After that, Coors decided to switch course, changing Zima's recipe to make it more soda-like and marketing it as a cool refresher for hot days. This approach was moderately successful and propped up the brand's sagging sales. Zima morphed yet again in 2004 to compete with its more famous little sibling Smirnoff Ice, rebranding as Zima XXX and pairing the extreme name with more assertive flavors and a higher ABV. On the eve of its retirement, it transformed one last time, switching to a low-alcohol, low-calorie formula that executives hoped would appeal to women, who had been some of the drink's most faithful customers throughout its run. Despite embracing Zima's real fanbase for the first time, this experiment didn't prevent the drink from getting axed in 2008.

It was popular with underage drinkers

Women weren't the only Zima fans that Coors was dismayed about. Teenagers also loved it, and its popularity with underage drinkers became a scandal. A Washington Post report from 1995 quoted several health officials who had concerns that the beverage could promote underage drinking because it tasted more like soda than beer and it didn't obviously look like alcohol (via Orlando Sentinel). Since Zima didn't have a strong alcoholic odor, teens and concerned parents thought that it might not show up on breathalyzer tests. This rumor was so widely-believed that Coors rebutted it in a letter to police departments and school districts stating the obvious fact that since Zima contained alcohol, it would trip a breathalyzer.

This reminiscence in Gothamist from Jen Carlson, who was a teenager in the '90s, attests to the popularity of Zima among high-schoolers from a first-hand perspective. She says that her peers made it taste even more like candy by dropping Jolly Ranchers in it. One poster in this Reddit discussion also mentions the Jolly Rancher trick, and another says it was popular to put a shot of fruit-flavored schnapps in each bottle. Sounds like a recipe for a hangover to us, but young people are able to tolerate sugary concoctions like Boone's Farm and wake up unscathed the next morning.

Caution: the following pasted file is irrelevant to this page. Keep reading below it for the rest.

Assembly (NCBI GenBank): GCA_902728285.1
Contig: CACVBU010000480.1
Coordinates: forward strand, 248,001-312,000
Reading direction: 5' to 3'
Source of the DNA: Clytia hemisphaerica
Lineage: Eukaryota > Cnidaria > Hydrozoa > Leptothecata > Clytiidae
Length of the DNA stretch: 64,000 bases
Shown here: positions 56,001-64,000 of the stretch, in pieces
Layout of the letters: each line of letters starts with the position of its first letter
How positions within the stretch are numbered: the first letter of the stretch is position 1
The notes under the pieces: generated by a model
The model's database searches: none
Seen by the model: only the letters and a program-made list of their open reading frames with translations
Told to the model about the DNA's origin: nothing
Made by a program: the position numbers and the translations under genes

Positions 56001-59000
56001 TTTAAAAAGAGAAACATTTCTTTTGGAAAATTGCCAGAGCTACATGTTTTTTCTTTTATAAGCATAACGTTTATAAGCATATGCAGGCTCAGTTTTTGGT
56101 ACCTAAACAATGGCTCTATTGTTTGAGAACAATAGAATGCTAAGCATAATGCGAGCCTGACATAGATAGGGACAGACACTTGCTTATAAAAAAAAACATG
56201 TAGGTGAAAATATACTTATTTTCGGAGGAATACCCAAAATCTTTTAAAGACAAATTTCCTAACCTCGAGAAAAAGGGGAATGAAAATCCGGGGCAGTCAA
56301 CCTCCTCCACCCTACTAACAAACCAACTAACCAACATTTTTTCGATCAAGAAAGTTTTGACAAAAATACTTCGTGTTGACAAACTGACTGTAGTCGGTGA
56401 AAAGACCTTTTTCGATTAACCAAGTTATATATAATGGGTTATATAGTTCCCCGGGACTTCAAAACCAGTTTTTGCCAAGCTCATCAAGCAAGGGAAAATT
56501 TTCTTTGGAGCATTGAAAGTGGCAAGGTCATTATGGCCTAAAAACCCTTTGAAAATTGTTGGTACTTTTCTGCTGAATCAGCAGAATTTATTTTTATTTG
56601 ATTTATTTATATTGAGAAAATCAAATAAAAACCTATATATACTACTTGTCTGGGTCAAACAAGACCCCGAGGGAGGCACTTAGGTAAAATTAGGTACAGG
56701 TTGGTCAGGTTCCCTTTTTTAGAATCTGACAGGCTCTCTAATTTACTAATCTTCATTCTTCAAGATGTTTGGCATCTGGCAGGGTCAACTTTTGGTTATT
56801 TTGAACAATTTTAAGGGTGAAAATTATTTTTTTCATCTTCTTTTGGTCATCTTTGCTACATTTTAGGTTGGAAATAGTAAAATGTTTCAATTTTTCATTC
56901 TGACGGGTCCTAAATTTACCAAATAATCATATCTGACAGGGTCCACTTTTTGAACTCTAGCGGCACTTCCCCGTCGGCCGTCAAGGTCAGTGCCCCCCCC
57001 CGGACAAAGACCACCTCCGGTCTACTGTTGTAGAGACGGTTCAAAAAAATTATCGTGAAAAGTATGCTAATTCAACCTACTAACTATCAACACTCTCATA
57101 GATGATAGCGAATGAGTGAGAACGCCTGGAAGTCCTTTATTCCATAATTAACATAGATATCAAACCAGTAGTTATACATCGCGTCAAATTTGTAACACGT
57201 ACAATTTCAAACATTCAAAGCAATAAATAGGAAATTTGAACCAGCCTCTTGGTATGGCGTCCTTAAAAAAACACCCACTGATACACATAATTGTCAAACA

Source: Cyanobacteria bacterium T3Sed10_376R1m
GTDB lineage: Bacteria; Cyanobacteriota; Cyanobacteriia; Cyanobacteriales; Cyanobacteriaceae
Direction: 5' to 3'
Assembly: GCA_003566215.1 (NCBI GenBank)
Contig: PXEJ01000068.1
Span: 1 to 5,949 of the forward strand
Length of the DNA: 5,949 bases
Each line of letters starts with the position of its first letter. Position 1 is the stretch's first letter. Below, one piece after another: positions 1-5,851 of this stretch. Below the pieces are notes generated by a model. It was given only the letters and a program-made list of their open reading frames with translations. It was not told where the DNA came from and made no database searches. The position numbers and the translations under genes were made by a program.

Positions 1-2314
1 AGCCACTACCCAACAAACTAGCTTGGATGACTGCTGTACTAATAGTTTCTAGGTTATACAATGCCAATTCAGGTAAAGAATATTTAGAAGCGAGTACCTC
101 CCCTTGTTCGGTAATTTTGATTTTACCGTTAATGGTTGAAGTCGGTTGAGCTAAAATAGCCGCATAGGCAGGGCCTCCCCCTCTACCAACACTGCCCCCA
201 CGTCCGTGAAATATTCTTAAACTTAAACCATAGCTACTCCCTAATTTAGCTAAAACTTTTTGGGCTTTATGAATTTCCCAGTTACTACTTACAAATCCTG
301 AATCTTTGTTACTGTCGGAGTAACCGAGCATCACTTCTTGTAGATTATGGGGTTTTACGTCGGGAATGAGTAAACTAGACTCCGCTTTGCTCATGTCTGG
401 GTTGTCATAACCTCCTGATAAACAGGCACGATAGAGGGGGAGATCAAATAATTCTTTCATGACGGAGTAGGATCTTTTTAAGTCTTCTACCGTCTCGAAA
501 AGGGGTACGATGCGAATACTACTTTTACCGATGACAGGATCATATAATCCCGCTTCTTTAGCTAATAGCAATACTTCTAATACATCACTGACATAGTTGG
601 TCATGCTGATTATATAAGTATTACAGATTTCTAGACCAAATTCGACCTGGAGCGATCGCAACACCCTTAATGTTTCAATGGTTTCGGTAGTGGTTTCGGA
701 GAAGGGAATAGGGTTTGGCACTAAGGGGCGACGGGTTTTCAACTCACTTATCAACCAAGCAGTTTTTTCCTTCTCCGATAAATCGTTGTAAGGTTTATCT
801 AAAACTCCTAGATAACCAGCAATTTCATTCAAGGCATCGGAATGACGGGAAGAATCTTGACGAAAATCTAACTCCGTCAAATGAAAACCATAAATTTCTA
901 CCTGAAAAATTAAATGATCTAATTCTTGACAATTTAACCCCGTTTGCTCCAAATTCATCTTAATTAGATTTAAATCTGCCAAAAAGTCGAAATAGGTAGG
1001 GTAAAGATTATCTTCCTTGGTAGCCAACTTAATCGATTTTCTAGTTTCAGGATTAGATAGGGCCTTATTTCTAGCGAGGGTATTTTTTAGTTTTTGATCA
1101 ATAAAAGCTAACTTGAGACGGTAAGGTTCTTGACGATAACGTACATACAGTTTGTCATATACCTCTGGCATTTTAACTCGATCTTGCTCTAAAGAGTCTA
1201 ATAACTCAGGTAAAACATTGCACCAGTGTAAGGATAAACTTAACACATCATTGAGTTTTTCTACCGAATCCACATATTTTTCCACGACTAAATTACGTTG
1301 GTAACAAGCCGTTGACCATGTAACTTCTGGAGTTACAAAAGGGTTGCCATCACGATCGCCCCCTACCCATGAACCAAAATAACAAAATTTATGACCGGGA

Changing tax laws and low sales killed off Zima in the U.S.

A cocktail of unrelated events combined to finally strike the death blow against Zima. For one, California, a very large market, sharply raised taxes on sweetened malt beverages in 2007. The OC Register reported that the state upped the excise on products like Zima, Smirnoff Ice, and Mike's Hard Lemonade from a mere 20 cents a gallon to a steep $3.30. The huge tax increase cut into Coors' profits from Zima, and it died soon after the law passed. The last call came in October 2008, when Coors announced it was ceasing production and would sell out its last remaining inventory by the end of the year. The company wrote in a letter to distributors that falling demand for malternatives was to blame (via Chicago Tribune).

Ironically for those who were concerned about Zima's association with underage drinking, the brewery encouraged retailers to replace Zima with Sparks, a caffeinated alcopop. Newsweek's tribute to Sparks, which was killed off later in 2008, says that teenage drinkers were big fans of this malt beverage too. It was a sort of proto-Four Loko, combining potent malt liquor with sugary flavors as well as caffeine, guarana, and ginseng. Zima looked positively meek in comparison.

Zima is still popular in Japan

While Zima constantly tried to reinvent itself in the U.S. and tested out new identities like a confused teenager, it stayed steady (and popular) in Japan (via The Daily Beast). Japanese drinking culture doesn't have a strong gender prejudice against choosing a fruit-flavored beverage over beer, and Zima is a popular choice among drinkers of both genders. Millions of cases are sold each year, and Zima is a common sight both in bars and in convenience store refrigerators.

As in the U.S., the drink was initially marketed heavily towards the young male demographic because they were the heaviest alcohol consumers. In an inversion of the drink's problems stateside, Zima began to be seen as too macho for women in Japan, who abandoned it in favor of competitors like Smirnoff Ice. In response to this, Coors put out a pink, cherry-flavored version of Zima in hopes of luring back some female drinkers, with moderate success.

Zima returned to the U.S. market temporarily in 2017

In the 2010s, everything from the '90s was cool again, and the wave of Clinton-era nostalgia was sure to reach Zima eventually. In 2017, just one year after its Clear Craze companion Crystal Pepsi was resurrected, MillerCoors announced Zima's limited-time-only comeback (via People and Business Insider). The relaunch leaned hard into '90s kitsch, throwing other period references like JNCO jeans and Troll dolls into the new Zima ads. The version of the product that hit shelves that year turned the clock back on all the rebrands, using similar bottles and lemon-lime flavor to the original iteration of the beverage.

Per Beer Street Journal, the 2017 release went well enough that MillerCoors decided to do it again the next year. The Milwaukee Business Journal wrote that the brewery was shocked at the demand in 2017 and produced 40% more in 2018. Apparently, that was not enough for the American public though, as Zima has not returned to these shores since then.